One last thing we will mention is that if this type of codec is something you work with regularly, we would argue that more important than the GPU is to have an Intel Core CPU that supports Quick Sync (as that would be used for H.264/HEVC decoding in place of the GPU). Not only is performance typically a bit better, but it would give you hardware decoding support for a much wider range of HEVC flavors.
The last area we wanted to examine in DaVinci Resolve Studio is the performance with RAW codecs like RED and BRAW. This is an area where we are starting to become CPU bottlenecked, however, so there isn’t going to be a massive difference in GPU performance once you get above a mid-range GPU. At the moment, we are doing our testing in the default “debayer” GPU mode, but in the future, we may switch over to “decode+debayer”. We typically like to test applications with default settings, but in this case, Blackmagic seems slow to update their defaults to match the performance capabilities of modern GPUs.
The one thing to point out here is that the new RTX 6000 Ada does show a slight performance relapse compared to the previous generation RTX A6000. This is something we have seen on the consumer GeForce RTX 40 Series cards as well, and appears to be an issue with the new models in general. The difference is small enough that your likely would never notice it in the real world, but it is something we are keeping an eye on.
How Well Does the NVIDIA RTX 6000 Ada Perform in DaVinci Resolve?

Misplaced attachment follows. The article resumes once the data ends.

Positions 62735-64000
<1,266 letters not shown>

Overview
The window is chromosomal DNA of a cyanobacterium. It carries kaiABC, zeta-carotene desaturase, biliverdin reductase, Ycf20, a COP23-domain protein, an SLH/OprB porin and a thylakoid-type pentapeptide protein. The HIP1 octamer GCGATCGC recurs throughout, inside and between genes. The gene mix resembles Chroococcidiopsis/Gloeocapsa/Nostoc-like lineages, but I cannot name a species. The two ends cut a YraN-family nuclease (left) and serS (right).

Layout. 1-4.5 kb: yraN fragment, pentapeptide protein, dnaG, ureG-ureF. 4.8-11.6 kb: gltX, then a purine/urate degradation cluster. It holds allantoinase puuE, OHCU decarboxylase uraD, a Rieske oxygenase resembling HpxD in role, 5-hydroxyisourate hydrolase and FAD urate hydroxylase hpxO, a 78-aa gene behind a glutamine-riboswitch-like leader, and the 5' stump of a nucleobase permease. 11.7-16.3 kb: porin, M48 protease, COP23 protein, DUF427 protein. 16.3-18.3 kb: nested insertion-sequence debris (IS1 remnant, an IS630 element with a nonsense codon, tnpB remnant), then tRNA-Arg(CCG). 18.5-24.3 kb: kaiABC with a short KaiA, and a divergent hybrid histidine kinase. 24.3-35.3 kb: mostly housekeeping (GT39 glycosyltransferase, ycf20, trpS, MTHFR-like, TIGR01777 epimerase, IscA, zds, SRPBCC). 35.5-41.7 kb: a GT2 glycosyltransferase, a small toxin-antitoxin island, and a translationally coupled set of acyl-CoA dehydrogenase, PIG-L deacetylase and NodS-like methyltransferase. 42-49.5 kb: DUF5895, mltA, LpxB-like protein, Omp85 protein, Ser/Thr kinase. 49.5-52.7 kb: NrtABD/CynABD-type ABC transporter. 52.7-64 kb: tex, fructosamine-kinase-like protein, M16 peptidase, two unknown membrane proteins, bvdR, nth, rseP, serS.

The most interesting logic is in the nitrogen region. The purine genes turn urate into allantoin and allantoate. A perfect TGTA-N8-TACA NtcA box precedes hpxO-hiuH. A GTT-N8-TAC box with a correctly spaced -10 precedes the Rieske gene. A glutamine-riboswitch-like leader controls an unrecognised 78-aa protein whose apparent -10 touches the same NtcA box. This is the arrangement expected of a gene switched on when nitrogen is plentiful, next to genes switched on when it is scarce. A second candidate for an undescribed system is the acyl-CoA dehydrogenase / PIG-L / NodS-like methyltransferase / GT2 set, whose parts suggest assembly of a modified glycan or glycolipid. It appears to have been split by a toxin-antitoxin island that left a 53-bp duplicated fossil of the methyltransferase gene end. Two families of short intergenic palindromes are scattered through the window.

Across the board, the NVIDIA RTX 6000 Ada 48GB is a terrific GPU for DaVinci Resolve. While overall performance is only 12% higher than the previous generation RTX A6000 48GB, that includes many workloads that are CPU limited. In GPU-heavy workloads, the 6000 Ada can be up to 50% faster than the previous generation. This large boost also means that depending on the workload, it can be almost 2x faster than the AMD Radeon PRO W6800 32GB, which, while 1/3 the price of the RTX 6000 Ada, is also currently the fastest PRO GPU offering from AMD.
Like any GPU, the exact amount of performance you can expect highly depends on your workflow. As we said, the RTX 6000 Ada excels for GPU-heavy tasks like noise reduction, blurs, and optical flow. Lighter workflows like decoding H.264/HEVC media show a much smaller gain, but the RTX 6000 Ada is still excellent for those workflows. The only area where the RTX 6000 Ada isn’t a significant upgrade over the previous generation is processing RAW footage, although there are settings you can change in Resolve that should allow it to take better advantage of more powerful GPUs like the RTX 6000 Ada.
Overall, the NVIDIA RTX 6000 Ada 48GB is a great choice if it aligns with your needs and budget. The high VRAM can be essential for some workflows, but professional cards like this are primarily intended for high-end workflows where reliability and stability are the top priority. In those cases, the higher cost relative to a consumer GPU is part of an ROI (return on investment) calculation, and depending on the situation, the cost can easily pay for itself if it prevents even a few hours of lost work due to bluescreens or application crashes.
If you are looking for a workstation for DaVinci Resolve Studio with an NVIDIA RTX 6000 Ada 48GB GPU, we recommend checking out our DaVinci Resolve solutions page or contacting one of our technology consultants for help configuring a workstation that meets the specific needs of your unique workflow.